60-Second Science

60-Second Science

United States

Leading science journalists provide a daily minute commentary on some of the most interesting developments in the world of science. For a full-length, weekly podcast you can subscribe to Science Talk: The Podcast of Scientific American . To view all of our archived podcasts please go to www.scientificamerican.com/podcast

Episodes

Gut Microbes Help Keep Starved Flies Fecund  

Microbes living in the guts of fruit flies appear to influence the flies' food choice—and promote egg production, even under a nutrient-poor diet. Christopher Intagliata reports.

Selective Breeding Molds Foxes Into Pets  

Evolutionary biologist Lee Dugatkin talks about the six-decade Siberian experiment with foxes that has revealed details about domestication in general.  

Why One Researcher Marched For Science  

Lisa Klein, from the materials science and engineering department at Rutgers University, commented on the March For Science at an April 21st talk to the chemistry department at Lehman College in the Bronx.  

Healthy Behavior Can Spread Like Illness  

If people run more in New York City, that can push their socially connected counterparts in San Diego to run more as well. Christopher Intagliata reports.

Climate 420 Million Years Ago Poised for Comeback  

Starting in the next century, atmospheric carbon levels could begin to approach those of hundreds of millions of years ago, and have their warming effect augmented by a brighter sun. 

Traces of Genetic Trauma Can Be Tweaked  

Trauma can be passed down to offspring due to epigenetic changes in DNA. But positive experiences seem able to correct that. Erika Beras reports. 

Species Split When Mountains Rise  

Plant species in China's Hengduan Mountains exploded in diversity eight million years ago—right when the mountains were built. Christopher Intagliata reports. 

Shoelace Study Untangles a Knotty Problem  

Researchers have trotted out data that show that a combination of whipping and stomping forces is what causes laces to unravel without warning. Karen Hopkin reports.

World Parkinson's Day Puts Spotlight on Condition  

Michael J. Fox Foundation for Parkinson's Research CEO Todd Sherer, a neuroscientist, talks about the state of Parkinson's Disease and research.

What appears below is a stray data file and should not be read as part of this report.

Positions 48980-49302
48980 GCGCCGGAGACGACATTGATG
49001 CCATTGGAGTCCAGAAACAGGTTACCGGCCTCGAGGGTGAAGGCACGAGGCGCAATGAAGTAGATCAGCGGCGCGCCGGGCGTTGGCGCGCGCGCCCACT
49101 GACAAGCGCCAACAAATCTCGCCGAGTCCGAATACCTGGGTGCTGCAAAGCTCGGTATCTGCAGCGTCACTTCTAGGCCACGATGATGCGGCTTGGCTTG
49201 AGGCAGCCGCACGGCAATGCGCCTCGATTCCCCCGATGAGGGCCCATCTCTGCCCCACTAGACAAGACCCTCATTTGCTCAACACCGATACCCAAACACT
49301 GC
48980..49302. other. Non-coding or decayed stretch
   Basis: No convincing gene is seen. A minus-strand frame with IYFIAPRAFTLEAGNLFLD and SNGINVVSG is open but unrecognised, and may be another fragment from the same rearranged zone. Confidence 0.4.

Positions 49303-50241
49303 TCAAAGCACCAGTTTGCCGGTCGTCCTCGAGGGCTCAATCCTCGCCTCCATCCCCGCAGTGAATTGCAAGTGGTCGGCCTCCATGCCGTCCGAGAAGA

Cave Dwellers Battled Bed Bug Bites, Too  

Researchers have found the earliest evidence of bugs in the Cimex genus co-habitating with humans, in Oregon's Paisley Caves. Christopher Intagliata reports. 

Extreme Storms are Extreme Eroders  

The storm that swept across the Rockies in September 2013 unleashed huge amounts of sediment downstream, doing the work of a century of erosion. Julia Rosen reports. 

Spiders Gobble Gargantuan Numbers of Tiny Prey  

The low-end estimate for how much the world's spiders eat is some 400 million tons of mostly insects and springtails.  

Your Cat Thinks You're Cool  

A study of house cats and shelter cats found that the felines actually tended to choose human company over treats or toys.  

Exoplanets Make Life Conversation Livelier  

Astronomer Caleb Scharf weighs what ever more exoplanets mean in the search for extraterrestrial life.

Bring Bronx Zoo To Your Living Room  

Animal Planet's series The Zoo shows viewers the biological, veterinary and conservation science at a modern zoo.  

UV Rays Strip Small Galaxies of Star Stuff  

Researchers measured the intensity of the universe's ultraviolet background radiation, and say it may be strong enough to strip small galaxies of star-forming gas. Christopher Intagliata reports.

Aggressed-Upon Monkeys Take Revenge on Aggressor's Cronies  

Japanese macaques at the receiving end of aggression tend to then take it out on a close associate or family member of the original aggressor.  

Chaotic Orbits Could Cause Catastrophic Collision  

Researchers used ancient climate cycles to confirm the solar system’s chaotic planetary orbits. An Earth-Mars collision is one distant outcome. Julia Rosen reports.

Pulling the String on Yo-Yo Weight Gain  

Mice that lost weight and then gained back more than they lost maintained an obesity-type microbiome that affected biochemicals involved in either burning or adding fat--suggesting interventions.  

Poverty Shaves Years Off Life  

A meta-analysis found that being of low-socioeconomic status was associated with almost as many years of lost life as was a sedentary lifestyle.  

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